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Suicide Squad review

Suicide Squad review

DC comics latest superhero outing had such a promising start; all the trailers promised a team match up to rival the likes of the extremely successful Marvel Avengers. However, these tantalising trailers failed to match expectation (a common trend when it comes to DC these days – with the exception of Nolan’s Batman trilogy).

The squad has all the right ingredients; unlike the Avengers, we’re routing for the bad guys. This should separate it straight away and take the film into a league of its own; unfortunately the major plot line drags this wonderful idea down within the first hour. The only reason the DC world needs this team of extremely evil crusaders is due to the idea of using villains to fight the world’s battles for us. An interesting concept, sending prisoners to fight a war where otherwise good people would die. But without Davis’ Amanda Waller character urging this idea, the most evil baddie among the team wouldn’t have the opportunity to wreak havoc in the first place and we could all have avoided wasting 2 hours of our lives.

Don’t get me wrong, it’s not all that bad. You are treated to some wonderful baddies with great performances from the the likes of Margo Robbie as Harley Quinn and Will Smith as the notorious Deadshot. They’re pushed to the forefront of the film, learning more about them than any other character. Even though we know they’re villains, their actions are become justified – Harley Quinn is simply a product of the joker, unable to resist his… charms. And Deadshot wants money for his daughter. Perfectly understandable and so we begin to route for them. The problem is we just don’t care enough about the other characters. They’re briefly entertaining and have amazing abilities but ultimately, they’re fighting a battle they shouldn’t be and that makes the audience less inclined to care as the whole thing could’ve been avoided.

Arguably, the reason the avengers series works so well is the fact we have build up – before the Avengers Assemble (2012), we’d already had Iron Man one and two (2008 & 2010), Captain America: The First Avenger (2011) and Thor (2011). Within these, the heroes who assemble have cross overs; we’re preparing for the ultimate team of heroes to save the day. And if you dint like one superhero (poor hulk – only successful as a team member), then you had plenty of others to choose from (give Black Widow her own film already!). We know their back stories after hours to get to understand them, to know how they tick, to become fully rounded characters. But, with the exception of the joker and a brief appearance by Batman, all these characters are new to us. We get a very brief outline of each of them within the first half hour, but its just not enough to care. Basically they’re bad guys who did something wrong and ended up imprisoned. That’s all you really get.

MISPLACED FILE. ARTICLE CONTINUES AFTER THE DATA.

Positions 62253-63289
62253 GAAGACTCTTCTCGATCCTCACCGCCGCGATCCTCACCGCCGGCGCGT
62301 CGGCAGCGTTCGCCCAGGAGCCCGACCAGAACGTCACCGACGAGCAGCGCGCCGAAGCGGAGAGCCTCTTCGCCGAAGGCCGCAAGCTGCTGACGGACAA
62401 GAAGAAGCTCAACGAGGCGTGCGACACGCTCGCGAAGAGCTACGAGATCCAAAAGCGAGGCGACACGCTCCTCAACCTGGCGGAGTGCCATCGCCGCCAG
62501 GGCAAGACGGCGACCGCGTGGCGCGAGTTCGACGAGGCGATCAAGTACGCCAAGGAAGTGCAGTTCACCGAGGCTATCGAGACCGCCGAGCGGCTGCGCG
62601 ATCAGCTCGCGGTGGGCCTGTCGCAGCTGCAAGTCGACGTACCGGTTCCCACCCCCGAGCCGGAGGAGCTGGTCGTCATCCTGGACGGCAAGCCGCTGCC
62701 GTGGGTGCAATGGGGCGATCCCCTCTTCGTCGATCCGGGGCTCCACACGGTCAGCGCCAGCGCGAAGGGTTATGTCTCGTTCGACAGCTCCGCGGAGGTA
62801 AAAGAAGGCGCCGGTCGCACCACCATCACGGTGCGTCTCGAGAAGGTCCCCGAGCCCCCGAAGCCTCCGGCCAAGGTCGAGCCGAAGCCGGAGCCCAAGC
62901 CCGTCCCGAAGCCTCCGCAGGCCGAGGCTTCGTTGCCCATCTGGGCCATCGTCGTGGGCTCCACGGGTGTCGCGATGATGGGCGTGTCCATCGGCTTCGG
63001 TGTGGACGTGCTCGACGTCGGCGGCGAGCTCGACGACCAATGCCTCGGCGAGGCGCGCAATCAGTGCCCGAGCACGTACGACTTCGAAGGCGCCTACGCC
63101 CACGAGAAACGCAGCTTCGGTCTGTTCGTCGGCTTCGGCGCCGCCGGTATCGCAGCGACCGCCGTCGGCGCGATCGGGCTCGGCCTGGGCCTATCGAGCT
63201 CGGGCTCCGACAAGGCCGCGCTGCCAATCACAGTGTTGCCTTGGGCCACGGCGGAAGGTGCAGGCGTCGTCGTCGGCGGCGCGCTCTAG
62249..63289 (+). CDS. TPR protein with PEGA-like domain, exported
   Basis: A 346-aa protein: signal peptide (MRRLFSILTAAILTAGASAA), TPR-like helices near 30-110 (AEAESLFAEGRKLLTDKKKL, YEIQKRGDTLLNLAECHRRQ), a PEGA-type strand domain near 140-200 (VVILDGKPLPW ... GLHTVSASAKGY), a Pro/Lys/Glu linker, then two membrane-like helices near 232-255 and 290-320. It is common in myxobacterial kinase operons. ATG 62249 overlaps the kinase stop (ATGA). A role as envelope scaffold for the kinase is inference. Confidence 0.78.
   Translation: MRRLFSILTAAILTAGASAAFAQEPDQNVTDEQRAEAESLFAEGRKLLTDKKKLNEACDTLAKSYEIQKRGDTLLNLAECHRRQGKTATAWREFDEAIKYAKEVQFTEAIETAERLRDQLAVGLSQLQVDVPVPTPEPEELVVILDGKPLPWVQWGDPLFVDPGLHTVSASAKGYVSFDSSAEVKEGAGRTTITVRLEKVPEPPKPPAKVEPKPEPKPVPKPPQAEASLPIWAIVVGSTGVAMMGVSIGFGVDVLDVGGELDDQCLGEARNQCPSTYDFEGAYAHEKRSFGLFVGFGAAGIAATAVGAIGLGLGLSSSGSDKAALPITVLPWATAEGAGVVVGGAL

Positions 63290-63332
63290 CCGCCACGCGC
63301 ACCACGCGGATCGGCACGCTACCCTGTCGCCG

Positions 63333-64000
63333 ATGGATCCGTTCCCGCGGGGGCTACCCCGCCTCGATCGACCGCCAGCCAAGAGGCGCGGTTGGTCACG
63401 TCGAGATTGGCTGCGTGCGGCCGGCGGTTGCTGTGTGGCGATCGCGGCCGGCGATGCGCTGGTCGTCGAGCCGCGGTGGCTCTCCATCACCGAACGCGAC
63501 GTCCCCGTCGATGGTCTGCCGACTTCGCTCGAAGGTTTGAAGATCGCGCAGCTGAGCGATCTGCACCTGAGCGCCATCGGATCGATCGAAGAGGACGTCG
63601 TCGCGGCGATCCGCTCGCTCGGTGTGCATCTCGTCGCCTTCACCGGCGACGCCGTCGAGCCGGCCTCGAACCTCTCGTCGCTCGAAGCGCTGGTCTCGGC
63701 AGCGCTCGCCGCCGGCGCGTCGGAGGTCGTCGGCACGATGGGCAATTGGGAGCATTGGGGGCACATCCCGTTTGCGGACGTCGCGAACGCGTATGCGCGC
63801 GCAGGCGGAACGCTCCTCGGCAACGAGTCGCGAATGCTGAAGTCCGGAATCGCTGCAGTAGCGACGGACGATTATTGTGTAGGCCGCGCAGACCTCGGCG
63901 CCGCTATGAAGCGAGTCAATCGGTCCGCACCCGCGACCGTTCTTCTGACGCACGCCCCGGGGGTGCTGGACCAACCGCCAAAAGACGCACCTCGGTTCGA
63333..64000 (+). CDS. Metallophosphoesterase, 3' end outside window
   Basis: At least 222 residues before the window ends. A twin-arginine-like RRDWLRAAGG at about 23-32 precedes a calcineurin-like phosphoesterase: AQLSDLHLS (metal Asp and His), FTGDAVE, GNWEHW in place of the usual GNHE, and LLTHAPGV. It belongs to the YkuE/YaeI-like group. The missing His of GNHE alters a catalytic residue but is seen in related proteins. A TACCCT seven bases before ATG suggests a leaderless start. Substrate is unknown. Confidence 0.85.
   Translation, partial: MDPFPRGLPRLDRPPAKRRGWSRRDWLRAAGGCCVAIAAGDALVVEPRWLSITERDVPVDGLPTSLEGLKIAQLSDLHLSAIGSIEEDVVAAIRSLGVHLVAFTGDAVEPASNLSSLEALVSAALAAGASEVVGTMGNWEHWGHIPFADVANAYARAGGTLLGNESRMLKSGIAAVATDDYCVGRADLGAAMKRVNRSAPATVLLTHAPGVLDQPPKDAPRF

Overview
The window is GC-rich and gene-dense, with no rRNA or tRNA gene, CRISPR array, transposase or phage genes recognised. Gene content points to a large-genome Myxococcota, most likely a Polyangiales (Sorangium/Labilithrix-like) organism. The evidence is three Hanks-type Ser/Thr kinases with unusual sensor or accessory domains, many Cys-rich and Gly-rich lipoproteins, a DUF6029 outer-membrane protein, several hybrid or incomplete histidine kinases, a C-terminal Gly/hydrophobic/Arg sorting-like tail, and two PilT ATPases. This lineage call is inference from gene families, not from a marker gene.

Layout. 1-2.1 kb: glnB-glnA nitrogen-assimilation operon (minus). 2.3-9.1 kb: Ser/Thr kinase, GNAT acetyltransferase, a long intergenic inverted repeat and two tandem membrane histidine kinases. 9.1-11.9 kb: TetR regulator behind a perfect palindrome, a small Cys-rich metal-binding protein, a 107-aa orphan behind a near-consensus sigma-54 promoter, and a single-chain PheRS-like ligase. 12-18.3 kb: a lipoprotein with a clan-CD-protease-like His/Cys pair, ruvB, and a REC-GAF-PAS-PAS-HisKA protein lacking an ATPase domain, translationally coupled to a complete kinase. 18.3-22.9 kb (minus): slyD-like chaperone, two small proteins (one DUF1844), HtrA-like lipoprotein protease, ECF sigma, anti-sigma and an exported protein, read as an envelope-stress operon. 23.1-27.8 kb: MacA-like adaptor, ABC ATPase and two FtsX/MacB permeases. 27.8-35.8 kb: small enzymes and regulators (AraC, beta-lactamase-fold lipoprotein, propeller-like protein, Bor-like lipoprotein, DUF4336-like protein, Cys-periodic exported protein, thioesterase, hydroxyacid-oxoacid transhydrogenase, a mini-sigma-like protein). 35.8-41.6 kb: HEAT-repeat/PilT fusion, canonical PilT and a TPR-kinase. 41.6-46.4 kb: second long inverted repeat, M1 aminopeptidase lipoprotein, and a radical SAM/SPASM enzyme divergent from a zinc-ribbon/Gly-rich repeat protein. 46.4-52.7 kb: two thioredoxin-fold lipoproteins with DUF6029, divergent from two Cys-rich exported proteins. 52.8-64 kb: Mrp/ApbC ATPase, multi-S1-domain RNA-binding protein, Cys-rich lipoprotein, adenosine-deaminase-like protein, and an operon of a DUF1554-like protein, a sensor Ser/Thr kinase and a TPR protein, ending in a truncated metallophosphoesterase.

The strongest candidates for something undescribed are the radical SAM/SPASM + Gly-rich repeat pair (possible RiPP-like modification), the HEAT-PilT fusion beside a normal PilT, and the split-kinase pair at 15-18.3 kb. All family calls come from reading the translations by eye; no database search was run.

So unless you know the comics (apologies I’ve never really read one!) then you won’t get all the inner jokes or the Easter eggs. Now for die hard fans, this film may be amazing and a truly wonderful interpretation of a well established franchise. But if you aren’t then the humour and effects just aren’t enough to make up for the lack of commitment. It simply lacks that certain something that spurs superhero films on. It’s darker than the likes of the Avengers, but the whole plot just seems pretty pointless.

All in all if you’re into kick-arse superhero films, you’ll enjoy it. It’s easy going, you know the plot and you know how it will end – this time (spoiler alert) the baddies turned good guys will beat the even baddier bad guy/girl. There’s no surprises, no shocking twists, just a run of the mill superhero film. The fact we’re asked to support these evil people isn’t too far of a stretch. After all they’re represented as people we can understand. Like Deadpool (2016), we can route for these misunderstood villains/ heroes. But it’s not nearly as clever or as funny as Reynold’s alter ego. It’s just another alright superhero film, and Robbie, Smith and co, can’t save it from being nothing more.

Needless to say, I remain a Marvel fan. Nice try DC, better luck next time (how many more next times can you actually afford?… I’ve seen too many superman and batman films to last a lifetime…). The world still awaits the round up that will join the Guardians of the Galaxy (2014) with the (now split) avengers. They’re simply more rounded and more interesting. To invest in such a back story may be expensive, but Marvel has proved this tactic as a gold mine. Trying to separate themselves from the Marvel route may just have been DCs downfall.

So thanks again for trying but please leave the comic film franchise to the experts and, for the love of God don’t make another superman. Henry Cavil may be gorgeous, but after so many Superman films, we’re really bored. And Batman should have stopped with Christian Bale – no one can match his performance or Nolan’s direction. Stop trying for a decade or so and we may actually care about another re-boot, but for now let Marvel have their day and retire gloriously before you botch another superhero film. We’ve been through enough.

Director: David Ayer; Starring: Will Smith, Margot Robbie, and Cara Delevingne. 15 cert, 123 mins.

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